). In addition, the AEPS curriculum includes imitation and joint attention goals, albeit in less detail than in the IS curriculum. The high level of child-other engagement within the ecologically valid learning contexts of both interventions may have been sufficient to activate a high level of affect sharing and joint attention even without the additional infusion of instruction targeting joint attention and affect sharing. Indeed, Kasari et al. (2008) reported significant gains in joint attention behavior in preschoolers with ASD regardless of whether they received instruction focused on symbolic play or joint attention. Kasari et al.’s (2008) and our findings indicate that development of IJA and affect sharing may be stimulated through targeting interactions involving a joint focus of attention within motivating activities where children’s self-generated initiation is targeted. Our finding that slopes became less steep in the IS group or decreased in the Non-IS group during follow-up suggests the need for ongoing intervention targeting social development, and possibly that the community-based interventions did not sufficiently address these aspects of development. It also indicates that the IS group did not lose the skills acquired during the intervention. Further research is needed to understand more about the intervention ingredients that stimulate social development in toddlers with ASD, and to identify characteristics of children who show limited social improvement.
The gains in our participants’ expressive language and nonverbal cognitive functioning are encouraging. Since we did not include an “assess and monitor” control group, we cannot conclusively infer that these gains were effected by the overall intervention program common to both groups. However, there is indirect evidence for the intervention’s developmental impact. First, the most rapid growth in development occurred during the 6-month active intervention period.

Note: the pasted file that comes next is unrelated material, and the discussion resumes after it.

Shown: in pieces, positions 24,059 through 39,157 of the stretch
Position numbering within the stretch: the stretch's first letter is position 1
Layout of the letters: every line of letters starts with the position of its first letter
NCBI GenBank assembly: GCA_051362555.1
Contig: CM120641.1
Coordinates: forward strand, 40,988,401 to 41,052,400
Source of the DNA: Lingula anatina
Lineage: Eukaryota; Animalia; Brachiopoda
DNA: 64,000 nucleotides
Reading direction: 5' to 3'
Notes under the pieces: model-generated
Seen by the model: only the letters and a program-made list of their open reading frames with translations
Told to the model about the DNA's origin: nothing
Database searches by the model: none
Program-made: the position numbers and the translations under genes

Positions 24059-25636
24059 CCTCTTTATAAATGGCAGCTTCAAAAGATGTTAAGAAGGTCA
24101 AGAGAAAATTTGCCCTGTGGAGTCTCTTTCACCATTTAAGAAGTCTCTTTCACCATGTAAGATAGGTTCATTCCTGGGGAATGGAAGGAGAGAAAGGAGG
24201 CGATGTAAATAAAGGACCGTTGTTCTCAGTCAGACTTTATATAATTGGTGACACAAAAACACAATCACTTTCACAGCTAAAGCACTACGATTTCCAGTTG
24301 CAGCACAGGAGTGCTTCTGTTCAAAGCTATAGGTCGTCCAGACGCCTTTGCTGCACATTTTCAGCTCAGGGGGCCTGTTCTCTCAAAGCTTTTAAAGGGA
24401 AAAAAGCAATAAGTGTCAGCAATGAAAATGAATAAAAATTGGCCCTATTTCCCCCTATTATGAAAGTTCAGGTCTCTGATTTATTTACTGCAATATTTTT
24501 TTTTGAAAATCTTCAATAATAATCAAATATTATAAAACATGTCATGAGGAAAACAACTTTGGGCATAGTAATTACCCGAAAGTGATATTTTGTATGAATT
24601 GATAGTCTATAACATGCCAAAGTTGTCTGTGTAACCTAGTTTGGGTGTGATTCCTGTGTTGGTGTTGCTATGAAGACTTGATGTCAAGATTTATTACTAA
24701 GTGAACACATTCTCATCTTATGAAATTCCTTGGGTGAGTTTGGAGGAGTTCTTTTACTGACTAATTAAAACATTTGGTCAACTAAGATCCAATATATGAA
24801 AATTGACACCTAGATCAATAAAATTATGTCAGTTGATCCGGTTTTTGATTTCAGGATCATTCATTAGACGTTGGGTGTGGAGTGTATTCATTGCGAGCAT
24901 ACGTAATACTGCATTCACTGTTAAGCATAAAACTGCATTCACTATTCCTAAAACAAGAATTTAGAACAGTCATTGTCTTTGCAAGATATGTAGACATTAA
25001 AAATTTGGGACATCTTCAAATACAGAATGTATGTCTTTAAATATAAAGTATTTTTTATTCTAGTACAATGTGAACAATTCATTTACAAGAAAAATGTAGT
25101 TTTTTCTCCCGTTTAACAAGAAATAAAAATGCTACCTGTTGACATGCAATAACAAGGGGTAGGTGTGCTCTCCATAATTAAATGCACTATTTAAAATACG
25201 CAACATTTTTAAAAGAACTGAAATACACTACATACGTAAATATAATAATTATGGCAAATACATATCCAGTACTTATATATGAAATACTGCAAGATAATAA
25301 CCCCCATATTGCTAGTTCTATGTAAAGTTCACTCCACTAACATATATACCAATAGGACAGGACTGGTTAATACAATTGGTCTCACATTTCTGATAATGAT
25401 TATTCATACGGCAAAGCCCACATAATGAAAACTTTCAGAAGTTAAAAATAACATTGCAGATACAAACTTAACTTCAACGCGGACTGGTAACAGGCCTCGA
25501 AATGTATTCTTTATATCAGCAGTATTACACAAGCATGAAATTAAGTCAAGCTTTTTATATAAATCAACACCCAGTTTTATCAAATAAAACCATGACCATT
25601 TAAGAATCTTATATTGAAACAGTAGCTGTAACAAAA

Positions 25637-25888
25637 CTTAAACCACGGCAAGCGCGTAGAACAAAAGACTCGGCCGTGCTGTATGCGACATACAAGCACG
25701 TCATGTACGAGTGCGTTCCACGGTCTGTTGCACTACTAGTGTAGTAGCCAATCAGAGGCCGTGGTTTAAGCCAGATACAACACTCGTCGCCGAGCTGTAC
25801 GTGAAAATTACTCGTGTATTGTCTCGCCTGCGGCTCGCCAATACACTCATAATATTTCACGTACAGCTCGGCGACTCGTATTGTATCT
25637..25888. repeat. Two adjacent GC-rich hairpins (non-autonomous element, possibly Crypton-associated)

The second source of indirect evidence is found in other published reports. In Dawson and colleagues’ (2009)
RCT involving 2-year-olds with ASD receiving either 20 hours per week of 1:1 home-based Early Denver Model intervention or referral to community intervention providers, gains in MSEL EL and VR T scores for the Early Denver and community intervention groups, after one year of intervention, were nearly identical to gains observed in our IS and Non-IS groups, respectively, from pre-test through follow-up (measured 6 months after the termination of treatment) on these same variables. Although Dawson and colleagues did not include social variables comparable to those reported herein, the expressive language and nonverbal cognition results from their study and ours indicate that toddlers with ASD are able to make substantial gains in early intervention using well-defined responsive instructional strategies and developmentally-based curriculum. Furthermore, our data indicate that such gains may be effected in a relatively brief period of time. Numerous intervention studies involving preschoolers with ASD have also reported gains in nonverbal cognition and language (reviewed by Rogers & Vismara, 2008
); these aspects of development may be particularly plastic and responsive to early intervention.
The present study contributes to a small body of literature focused on core deficits of communication and social functioning in young children with autism. Given the pervasive nature of imitation, joint attention and affect sharing deficits in most young children with ASD (Kasari, Freeman, & Paparella, 2006
; Landa et al., 2007
; Sullivan et al., 2007), and given that early social development is a major predictor of outcome for children with ASD (Charman et al., 2003
; Sigman & Ruskin, 1999
), there is a vital need to extend the research on which we report here. Future research should include a focus on whether and how an intervention such as the one reported here might impact parent-child interaction, and thus, mediate intervention effects.